I believe that Nickelodeon's slower entry into the mobile app space just might pay off. Rather than rush in with an assumption of their users' behavior, "Nickelodeon has spent the last two years asking 9- and 10-year-olds what they want to watch on the iPad. The result: Very little actual television." And judging by my own kids' behavior, I couldn't agree more. "Instead of simply making its programs available on tablets, Nickelodeon designed its first app as a noisy, colorful smorgasbord of animated clips, irreverent music videos and the occasional deluge of the network’s trademark green slime."
My daughter falls right into their world and while we watch all the shows, either live or on DVR, her online use is not about watching the same shows; rather, online she is playing games, interacting with friends, and watching clips. As the majority of her online use is in the home, her iPad doesn't replace the TV, it provides its own unique added value. It is clear that the Nickelodeon app is designed to do the same, to expand the value of the brand through other means, not long form shows. Not that those shows should be ignored on the device; for the sake of TV Everywhere, making shows available makes sense. It just shouldn't be the centerpiece of the app's value.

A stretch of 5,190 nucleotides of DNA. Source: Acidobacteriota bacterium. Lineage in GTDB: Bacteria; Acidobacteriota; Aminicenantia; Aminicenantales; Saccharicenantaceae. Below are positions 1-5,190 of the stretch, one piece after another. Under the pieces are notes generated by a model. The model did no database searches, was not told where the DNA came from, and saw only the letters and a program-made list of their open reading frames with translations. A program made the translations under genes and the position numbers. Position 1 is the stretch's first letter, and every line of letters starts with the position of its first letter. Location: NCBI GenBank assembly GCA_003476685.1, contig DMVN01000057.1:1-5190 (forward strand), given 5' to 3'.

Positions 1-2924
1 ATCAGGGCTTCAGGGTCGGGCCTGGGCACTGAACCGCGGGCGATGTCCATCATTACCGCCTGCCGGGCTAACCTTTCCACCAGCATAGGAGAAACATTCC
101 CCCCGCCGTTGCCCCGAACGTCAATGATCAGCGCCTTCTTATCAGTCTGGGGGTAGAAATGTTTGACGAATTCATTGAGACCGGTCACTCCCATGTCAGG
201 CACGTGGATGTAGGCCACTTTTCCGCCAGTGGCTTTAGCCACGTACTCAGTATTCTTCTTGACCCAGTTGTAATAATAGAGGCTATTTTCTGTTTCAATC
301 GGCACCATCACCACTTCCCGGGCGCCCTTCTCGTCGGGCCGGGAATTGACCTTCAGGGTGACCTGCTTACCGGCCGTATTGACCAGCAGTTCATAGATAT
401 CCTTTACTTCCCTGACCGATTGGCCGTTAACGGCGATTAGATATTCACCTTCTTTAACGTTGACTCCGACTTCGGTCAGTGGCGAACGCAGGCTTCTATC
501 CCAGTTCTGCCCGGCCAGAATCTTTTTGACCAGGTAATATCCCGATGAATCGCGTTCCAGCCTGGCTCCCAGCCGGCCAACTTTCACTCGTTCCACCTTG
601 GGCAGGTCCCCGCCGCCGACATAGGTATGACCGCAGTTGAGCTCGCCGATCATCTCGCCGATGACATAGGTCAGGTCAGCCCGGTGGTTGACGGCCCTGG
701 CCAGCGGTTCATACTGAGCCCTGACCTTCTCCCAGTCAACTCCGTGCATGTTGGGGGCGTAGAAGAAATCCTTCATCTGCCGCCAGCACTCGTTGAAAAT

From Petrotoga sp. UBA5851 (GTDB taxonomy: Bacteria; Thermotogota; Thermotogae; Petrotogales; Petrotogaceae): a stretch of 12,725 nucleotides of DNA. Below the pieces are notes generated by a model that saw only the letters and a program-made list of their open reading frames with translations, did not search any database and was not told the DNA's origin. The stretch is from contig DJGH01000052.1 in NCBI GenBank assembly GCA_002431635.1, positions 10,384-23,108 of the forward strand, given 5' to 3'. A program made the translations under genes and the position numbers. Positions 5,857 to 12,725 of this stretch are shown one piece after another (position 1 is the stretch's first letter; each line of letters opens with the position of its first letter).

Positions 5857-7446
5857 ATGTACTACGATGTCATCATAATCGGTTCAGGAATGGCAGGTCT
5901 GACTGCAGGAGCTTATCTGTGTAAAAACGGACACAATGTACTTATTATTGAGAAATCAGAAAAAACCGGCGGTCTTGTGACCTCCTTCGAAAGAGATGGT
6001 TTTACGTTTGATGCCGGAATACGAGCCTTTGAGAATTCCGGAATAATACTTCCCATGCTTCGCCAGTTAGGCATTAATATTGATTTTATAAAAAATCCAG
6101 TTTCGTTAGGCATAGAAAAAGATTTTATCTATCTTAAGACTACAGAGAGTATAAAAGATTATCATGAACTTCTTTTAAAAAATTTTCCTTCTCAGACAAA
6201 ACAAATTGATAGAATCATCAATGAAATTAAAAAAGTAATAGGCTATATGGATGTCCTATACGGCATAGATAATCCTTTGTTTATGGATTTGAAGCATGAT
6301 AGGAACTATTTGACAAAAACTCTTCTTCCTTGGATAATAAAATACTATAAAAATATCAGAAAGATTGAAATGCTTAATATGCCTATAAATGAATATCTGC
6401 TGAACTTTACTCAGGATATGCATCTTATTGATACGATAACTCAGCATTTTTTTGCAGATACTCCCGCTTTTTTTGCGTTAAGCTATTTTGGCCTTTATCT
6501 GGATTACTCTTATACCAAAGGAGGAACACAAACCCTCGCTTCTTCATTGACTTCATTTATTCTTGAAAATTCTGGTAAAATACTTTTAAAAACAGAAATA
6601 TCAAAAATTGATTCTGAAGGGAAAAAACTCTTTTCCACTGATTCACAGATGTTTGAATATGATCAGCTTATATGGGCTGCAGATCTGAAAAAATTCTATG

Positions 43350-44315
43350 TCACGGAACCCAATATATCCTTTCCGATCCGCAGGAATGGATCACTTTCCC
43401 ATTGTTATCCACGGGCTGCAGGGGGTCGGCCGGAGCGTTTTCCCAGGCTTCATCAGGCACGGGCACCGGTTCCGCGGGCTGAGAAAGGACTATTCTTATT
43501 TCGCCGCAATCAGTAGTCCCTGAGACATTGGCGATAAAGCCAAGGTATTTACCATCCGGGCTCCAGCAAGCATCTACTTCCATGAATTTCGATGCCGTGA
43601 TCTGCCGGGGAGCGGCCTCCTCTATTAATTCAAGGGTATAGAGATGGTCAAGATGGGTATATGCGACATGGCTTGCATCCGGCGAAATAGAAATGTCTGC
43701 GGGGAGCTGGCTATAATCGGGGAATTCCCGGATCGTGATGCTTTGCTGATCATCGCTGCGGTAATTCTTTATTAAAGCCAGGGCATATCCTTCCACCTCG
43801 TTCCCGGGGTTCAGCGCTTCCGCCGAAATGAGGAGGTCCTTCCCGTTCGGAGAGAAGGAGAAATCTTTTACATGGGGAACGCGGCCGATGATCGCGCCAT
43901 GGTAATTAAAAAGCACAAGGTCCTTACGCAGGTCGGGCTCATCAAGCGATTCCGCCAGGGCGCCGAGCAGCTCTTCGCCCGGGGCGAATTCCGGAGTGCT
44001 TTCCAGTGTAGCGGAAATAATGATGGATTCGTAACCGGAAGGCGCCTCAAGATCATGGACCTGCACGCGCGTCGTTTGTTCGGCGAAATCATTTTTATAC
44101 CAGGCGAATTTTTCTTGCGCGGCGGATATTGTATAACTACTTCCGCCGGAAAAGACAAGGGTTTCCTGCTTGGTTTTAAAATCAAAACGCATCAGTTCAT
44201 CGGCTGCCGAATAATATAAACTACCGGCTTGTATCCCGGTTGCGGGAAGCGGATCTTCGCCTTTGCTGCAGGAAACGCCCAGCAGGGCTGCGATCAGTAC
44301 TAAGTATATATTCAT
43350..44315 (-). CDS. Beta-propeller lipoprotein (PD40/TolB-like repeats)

"Nickelodeon’s strategy — based on extras rather than episodes — signals
how Viacom may approach apps for its other cable channels, including
MTV, Comedy Central and VH1. Until this week, Viacom had not introduced
authenticated apps for its channels, unlike Time Warner’s HBO and its
popular HBO Go app." Will an adult's use mimic a child's, I'm not sure. But I do believe that it involves being creative, ever changing, and always seeking to build the next big thing. As "Harlem Shake" has proved, anything can go viral and kids love discovering the next cool thing. For that matter, so do adults.